In addition to onscreen gender imbalances, there are also plenty of offscreen antics by the Silicon Valley actors that reveal their true colors when it comes to their views and attitudes toward women.
The most widely reported complaints behind the scenes revolved around former Silicon Valley star T.J. Miller, who abruptly left the series after season four amid rumors that he was showing up to set late, under the influence, or not at all.
Actress Alice Wetterlund made waves when she spoke out about “bully and petulant brat” Miller after her time on the series, noting that her turn as coder Carla was “kind of a nightmare.” She alleged that “pretty much everyone who had any power on that (almost all male) set, including the male cast members, enabled him and were complicit in his unprofessionalism” and they can “fuck off forever.”
(It’s worth noting that Miller has continued to stir up controversy since his time on Silicon Valley. He has since been accused of sexual assault, physically and verbally abusive behavior, and was arrested in 2018 after calling in a fake bomb threat while aboard an Amtrak train.)
Controversy has also followed Silicon Valley’s lead actor, Thomas Middleditch, who has continually made comments that are less than savory. When asked about the sexual assault allegations made against Miller in relation to the #MeToo Movement, Middleditch stated that it can be “kind of scary” to be a man in today’s world, “where an allegation can just pop up and then it’s really incumbent upon you to fervently defend your character.”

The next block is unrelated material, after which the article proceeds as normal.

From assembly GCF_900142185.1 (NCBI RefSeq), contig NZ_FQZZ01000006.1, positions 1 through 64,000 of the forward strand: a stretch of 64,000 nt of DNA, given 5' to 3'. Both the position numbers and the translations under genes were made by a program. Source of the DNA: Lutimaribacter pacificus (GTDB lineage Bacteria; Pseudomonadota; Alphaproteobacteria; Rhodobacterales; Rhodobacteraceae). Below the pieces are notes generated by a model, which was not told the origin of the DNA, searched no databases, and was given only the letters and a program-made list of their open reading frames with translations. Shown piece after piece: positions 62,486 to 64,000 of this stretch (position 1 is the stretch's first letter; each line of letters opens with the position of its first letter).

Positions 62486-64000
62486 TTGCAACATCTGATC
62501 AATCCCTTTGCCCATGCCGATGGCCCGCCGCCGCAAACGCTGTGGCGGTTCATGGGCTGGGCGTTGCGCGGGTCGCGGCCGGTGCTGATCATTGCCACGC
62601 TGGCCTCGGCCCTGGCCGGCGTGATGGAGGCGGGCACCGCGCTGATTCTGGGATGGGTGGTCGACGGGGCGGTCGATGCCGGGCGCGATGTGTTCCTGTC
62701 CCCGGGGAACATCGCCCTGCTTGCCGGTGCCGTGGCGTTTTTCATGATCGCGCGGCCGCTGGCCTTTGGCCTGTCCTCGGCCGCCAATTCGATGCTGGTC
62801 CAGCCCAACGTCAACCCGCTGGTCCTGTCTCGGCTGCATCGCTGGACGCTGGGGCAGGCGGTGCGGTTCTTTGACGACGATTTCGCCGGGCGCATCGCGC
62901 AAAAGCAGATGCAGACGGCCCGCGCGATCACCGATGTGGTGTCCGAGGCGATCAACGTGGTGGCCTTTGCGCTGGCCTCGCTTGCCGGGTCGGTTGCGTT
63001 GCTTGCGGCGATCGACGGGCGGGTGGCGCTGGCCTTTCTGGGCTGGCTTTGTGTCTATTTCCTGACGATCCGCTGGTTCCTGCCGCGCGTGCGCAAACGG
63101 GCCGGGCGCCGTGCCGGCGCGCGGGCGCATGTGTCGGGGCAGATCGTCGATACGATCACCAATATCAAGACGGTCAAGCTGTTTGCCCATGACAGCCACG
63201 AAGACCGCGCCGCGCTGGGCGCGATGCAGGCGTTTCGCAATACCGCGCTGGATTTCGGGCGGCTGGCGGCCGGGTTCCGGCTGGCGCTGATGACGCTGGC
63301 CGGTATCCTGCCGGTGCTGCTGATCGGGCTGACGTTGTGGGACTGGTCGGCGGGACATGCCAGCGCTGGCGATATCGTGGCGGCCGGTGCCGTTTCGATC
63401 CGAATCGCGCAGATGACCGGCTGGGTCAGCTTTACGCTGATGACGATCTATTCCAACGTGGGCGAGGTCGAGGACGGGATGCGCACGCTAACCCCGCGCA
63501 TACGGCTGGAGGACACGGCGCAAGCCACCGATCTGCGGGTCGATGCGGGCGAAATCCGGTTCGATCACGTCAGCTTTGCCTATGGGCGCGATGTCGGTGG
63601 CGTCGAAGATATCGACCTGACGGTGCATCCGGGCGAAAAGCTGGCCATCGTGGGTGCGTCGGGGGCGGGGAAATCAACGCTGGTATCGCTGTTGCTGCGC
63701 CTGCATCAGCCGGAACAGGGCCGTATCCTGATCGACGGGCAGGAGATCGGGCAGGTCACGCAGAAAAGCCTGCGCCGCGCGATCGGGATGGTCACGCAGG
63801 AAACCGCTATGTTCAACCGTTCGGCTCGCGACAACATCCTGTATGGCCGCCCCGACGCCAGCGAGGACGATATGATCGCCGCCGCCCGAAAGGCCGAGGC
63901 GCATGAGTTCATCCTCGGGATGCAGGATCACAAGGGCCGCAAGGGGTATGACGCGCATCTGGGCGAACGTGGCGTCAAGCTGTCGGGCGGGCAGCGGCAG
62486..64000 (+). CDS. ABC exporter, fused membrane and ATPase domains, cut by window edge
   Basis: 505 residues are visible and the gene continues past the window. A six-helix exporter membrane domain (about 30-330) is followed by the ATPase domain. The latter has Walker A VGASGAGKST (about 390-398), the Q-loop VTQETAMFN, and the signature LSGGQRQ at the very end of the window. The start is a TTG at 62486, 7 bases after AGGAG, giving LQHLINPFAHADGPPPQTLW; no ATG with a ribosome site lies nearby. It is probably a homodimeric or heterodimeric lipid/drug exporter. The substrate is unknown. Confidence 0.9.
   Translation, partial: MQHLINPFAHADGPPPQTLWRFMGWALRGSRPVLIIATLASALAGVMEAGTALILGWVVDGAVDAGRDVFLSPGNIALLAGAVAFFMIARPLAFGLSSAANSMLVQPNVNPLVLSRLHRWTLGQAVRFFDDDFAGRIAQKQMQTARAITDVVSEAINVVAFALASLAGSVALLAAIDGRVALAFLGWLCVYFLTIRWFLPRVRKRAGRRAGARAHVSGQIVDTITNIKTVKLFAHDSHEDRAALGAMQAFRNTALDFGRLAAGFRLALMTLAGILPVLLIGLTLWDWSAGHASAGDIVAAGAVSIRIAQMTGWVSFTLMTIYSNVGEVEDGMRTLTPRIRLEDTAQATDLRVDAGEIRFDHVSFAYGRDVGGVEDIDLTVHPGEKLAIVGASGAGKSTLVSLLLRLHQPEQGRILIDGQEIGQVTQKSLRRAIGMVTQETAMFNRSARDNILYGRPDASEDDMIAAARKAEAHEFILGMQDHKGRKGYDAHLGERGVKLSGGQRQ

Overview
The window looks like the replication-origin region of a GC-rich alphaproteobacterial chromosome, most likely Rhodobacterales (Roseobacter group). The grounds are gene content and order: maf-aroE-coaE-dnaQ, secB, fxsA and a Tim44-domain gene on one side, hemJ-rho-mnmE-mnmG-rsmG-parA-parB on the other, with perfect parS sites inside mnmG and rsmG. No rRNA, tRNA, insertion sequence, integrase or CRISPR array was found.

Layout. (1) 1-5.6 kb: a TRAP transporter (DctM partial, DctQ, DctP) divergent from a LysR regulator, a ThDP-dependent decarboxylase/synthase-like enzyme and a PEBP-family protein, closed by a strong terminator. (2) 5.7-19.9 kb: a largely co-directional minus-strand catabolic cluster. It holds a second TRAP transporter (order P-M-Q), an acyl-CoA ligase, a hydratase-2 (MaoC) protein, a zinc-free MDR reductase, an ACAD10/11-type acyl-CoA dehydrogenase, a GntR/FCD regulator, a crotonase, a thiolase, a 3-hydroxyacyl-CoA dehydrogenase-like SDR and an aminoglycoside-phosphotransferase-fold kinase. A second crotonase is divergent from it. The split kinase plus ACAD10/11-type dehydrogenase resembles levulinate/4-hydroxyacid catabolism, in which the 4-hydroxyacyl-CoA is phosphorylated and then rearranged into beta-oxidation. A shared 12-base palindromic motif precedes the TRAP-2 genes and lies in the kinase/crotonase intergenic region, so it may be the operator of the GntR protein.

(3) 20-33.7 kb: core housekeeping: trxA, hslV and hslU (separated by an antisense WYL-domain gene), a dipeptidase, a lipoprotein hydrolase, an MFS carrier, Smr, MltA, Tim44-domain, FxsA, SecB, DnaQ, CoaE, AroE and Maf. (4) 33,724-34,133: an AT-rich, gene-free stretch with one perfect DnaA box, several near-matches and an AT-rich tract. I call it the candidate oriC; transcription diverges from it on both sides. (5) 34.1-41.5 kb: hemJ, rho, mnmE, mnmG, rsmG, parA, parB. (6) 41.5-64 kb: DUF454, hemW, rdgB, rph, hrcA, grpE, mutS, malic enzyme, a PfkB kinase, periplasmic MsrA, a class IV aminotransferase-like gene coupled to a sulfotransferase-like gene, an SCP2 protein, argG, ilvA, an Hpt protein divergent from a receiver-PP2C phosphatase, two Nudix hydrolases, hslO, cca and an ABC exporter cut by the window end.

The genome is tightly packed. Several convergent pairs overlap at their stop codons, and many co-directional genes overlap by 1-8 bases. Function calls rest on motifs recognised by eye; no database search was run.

In case that wasn’t troubling enough, Middleditch has also recently created a stir with comments he made about his marriage in which he made it clear that he insisted on having an open marriage, an arrangement that his wife is clearly uncomfortable with.
“We have different speeds, and we argue over it constantly, but it’s better than feeling unheard and alone and that you have to scurry in the shadows.’”
His decision to enter “the lifestyle,” as he calls it, also seemed to coincide with his rise to fame.
To add insult to injury, he goes on to say that,
“Personally, [fame] is one of the trickier elements of it all, because Mollie doesn’t get that and yet she has to witness it. I’m like, ‘Come on, what about this chick who’s obviously really into me?’ And Mollie will say, ‘Yeah, she’s into you. Where do I fit in?’”
Whether it’s icky comments like Middleditch’s or gravely troubling allegations like those surrounding Miller, hearing such problematic reports can make it difficult to separate the entertainment from the actual people at the helm. After all, when a show is so objectively funny and smart and timely, who wants to grapple with its representation problems or its rumored sexism? But when viewers ignore the misogyny going on behind the scenes of our favorite entertainment, we are in many ways enabling it.
For their part, the creators aren’t looking to resolve the show’s perceived missteps. Berg said,
“Look, we’re not a social justice show and we’re not here to right the wrongs of society. We’re comedians. At a certain point, we’re trying to just make something that’s funny and entertaining. If it’s enlightening and pokes people to change their ways, great, but that’s not our goal.”
Silicon Valley airs Sundays at 10 p.m. on HBO.